It is possible to see in these obsessions , as M. Reinach does, a progressive refinement of modesty that little by little has been able to reach the calf, the ankle, and the foot. This explanation, in part well founded, is however not sufficient if one wants to account for the hilarity commonly produced by simply imagining the toes. The play of fantasies and fears, of human necessities and aberrations, is in fact such that fingers have come to signify useful action and firm character, the toes stupor and base idiocy. The vicissitudes of organs, the profusion of stomachs, larynxes, and brains traversing innumerable animal species and individuals, carries the imagination along in an ebb and flow it does not willingly follow, due to a hatred of the still painfully perceptible frenzy of the bloody palpitations of the body. Man willingly imagines himself to be like the god Neptune, stilling his own waves, with majesty; nevertheless, the bellowing waves of the viscera, in more or less incessant inflation and upheaval, brusely put an end to his dignity. Blind, but tranquil and strangely despising his obscure baseness, a given person, ready to call to mind the grandeurs of human history, as when his glance ascends a monument testifying to the grandeur of his nation, is stopped in mid-fight by an atrocious pain in his big toe because, though the most noble of animals, he nevertheless has corns on his feet; in other words, he has feet, and these feet independently lead an ignoble life.

Corns on the feet differ from headaches and toothaches by their baseness, and they are only laughable because of an ignominy explicable by the mud in which feet are found. Since by its physical attitude the human race distances itself as much as it can from terrestrial mud -- whereas a spasmodic laugh carries joy to its summit each time its purest flight lands man's own arrogance spread-eagle in the mud -- one can imagine that a toe, always more or less damaged and humiliating, is psychologically analogous to the brutal fall of a man -- in other words, to death. The hideously cadaverous and at the same time loud and proud appearance of the big toe corresponds to this derision and gives a very shrill expression to the disorder of the human body, that production of the violent discord of the organs.


The form of the big toe is not, however, specifically monstrous: in this it is different from other parts of the body, the inside of a gaping mouth, for example. Only secondary (but common) deformations have been able to give its ignominy an exceptionally burlesque value. Now it is easy, most often, to account for burlesque values by means of extreme seductiveness. But we are led here to distinguish categorically two radically opposed kinds of seductiveness (whose habituation confusion entails the most absurd misunderstandings of language).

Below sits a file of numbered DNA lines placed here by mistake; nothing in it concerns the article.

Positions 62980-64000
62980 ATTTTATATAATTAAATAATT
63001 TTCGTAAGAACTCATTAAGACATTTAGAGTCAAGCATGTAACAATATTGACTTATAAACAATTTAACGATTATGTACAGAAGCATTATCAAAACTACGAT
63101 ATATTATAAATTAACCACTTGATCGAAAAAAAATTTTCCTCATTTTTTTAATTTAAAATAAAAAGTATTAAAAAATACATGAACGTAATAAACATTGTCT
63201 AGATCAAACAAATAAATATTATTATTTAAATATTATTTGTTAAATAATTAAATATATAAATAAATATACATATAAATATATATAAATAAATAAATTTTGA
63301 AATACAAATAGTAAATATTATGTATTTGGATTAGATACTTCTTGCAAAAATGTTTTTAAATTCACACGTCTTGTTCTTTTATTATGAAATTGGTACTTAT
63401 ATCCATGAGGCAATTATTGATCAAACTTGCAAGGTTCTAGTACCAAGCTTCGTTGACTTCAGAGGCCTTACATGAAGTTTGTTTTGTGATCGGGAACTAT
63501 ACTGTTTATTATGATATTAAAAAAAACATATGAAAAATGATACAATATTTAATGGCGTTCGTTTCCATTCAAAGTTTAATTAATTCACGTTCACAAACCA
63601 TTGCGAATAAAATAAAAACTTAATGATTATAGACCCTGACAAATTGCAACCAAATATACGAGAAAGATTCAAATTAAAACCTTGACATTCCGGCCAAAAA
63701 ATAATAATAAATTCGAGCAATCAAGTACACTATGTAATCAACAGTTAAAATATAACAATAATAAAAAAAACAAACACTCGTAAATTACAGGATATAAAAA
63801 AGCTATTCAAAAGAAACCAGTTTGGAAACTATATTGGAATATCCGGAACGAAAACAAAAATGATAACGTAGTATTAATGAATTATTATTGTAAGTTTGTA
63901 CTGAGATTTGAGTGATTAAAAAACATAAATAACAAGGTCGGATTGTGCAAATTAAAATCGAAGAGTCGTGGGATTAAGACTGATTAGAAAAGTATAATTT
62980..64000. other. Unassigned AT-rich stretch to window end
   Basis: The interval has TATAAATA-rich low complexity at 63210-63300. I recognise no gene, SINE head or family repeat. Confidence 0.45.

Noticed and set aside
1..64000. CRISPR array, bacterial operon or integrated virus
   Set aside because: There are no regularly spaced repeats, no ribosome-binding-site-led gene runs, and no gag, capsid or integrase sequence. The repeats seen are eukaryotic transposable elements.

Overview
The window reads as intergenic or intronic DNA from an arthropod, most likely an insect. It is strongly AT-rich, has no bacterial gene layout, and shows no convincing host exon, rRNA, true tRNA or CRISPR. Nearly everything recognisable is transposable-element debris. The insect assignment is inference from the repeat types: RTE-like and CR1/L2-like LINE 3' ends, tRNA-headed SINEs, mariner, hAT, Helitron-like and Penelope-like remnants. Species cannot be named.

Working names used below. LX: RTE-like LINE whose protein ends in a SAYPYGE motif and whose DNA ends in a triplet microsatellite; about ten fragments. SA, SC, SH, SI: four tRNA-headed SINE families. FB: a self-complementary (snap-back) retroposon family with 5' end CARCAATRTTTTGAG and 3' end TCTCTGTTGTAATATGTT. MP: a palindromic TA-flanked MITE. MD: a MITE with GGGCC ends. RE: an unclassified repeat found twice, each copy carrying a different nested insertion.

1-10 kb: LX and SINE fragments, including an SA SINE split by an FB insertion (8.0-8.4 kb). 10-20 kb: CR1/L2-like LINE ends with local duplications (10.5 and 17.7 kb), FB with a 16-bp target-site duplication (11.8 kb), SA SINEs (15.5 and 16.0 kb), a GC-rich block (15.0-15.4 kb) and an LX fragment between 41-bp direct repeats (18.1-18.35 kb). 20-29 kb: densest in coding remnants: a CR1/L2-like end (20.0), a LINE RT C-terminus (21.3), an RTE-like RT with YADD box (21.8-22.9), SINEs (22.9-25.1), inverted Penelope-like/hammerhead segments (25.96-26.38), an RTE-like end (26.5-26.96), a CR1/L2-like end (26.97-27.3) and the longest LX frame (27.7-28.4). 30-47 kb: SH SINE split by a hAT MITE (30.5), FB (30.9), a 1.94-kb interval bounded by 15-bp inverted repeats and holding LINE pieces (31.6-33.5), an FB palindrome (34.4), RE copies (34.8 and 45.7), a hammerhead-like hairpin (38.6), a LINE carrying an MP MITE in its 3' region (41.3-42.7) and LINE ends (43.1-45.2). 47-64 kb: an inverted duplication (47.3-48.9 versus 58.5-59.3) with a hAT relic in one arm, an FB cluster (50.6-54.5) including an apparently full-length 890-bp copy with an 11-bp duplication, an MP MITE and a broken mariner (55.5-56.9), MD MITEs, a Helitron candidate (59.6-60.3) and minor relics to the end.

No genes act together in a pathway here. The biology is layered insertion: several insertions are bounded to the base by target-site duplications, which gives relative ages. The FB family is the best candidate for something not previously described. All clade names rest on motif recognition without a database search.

If a seductive element is to be attributed to the big toe, it is evidently not one to satisfy such exalted aspirations as, for example, the perfectly indelible taste that, in most cases, leads one to prefer elegant and correct forms. On the contrary, if one chooses, for example, the case of the Count of Villamediana, one can affirm that the pleasure he derived from touching the queen's foot specifically derived from the ugliness and infection represented by the baseness of the foot, in practice by the most deformed feet. Thus, supposing that the queen's foot was perfectly pretty, it still derived its sacrilegious charm from deformed and muddy feet. Since a queen is a priori a more ideal and ethereal being than any other, it was human to the point of laceration to touch what in fact was not very different from the stinking foot of a thug. Here one submits to a seduction radically opposed to that caused by light and ideal beauty; the two orders of seduction are often confused because a person constantly moves from one to the other, and, given this back and forth movement, whether it finds its end in one direction or the other, seduction is all the more acute when the movement is more brutal.

As for the big toe, classic foot fetishism leading to the licking of toes categorically indicates that it is a phenomenon of base seduction, which accounts for the burlesque value that is always more or less attached to the pleasures condemned by pure and superficial men.


The meaning of this article lies in its insistence on a direct and explicit questioning of seductiveness, without taking into account poetic concoctions that are, ultimately, nothing but a diversion (most human beings are naturally feeble and can only abandon themselves to their instincts when in a poetic haze). A return to reality does not imply any new acceptances, but means that one is seduced in a base manner, without transpositions and to the point of screaming, opening his eyes wide: opening them wide, then, before a big toe.

1. In L'Anthropologie, 1903, pp 733-36; reprinted in Cultes, mythes et religions, 1905, vol 1, pp. 105-110.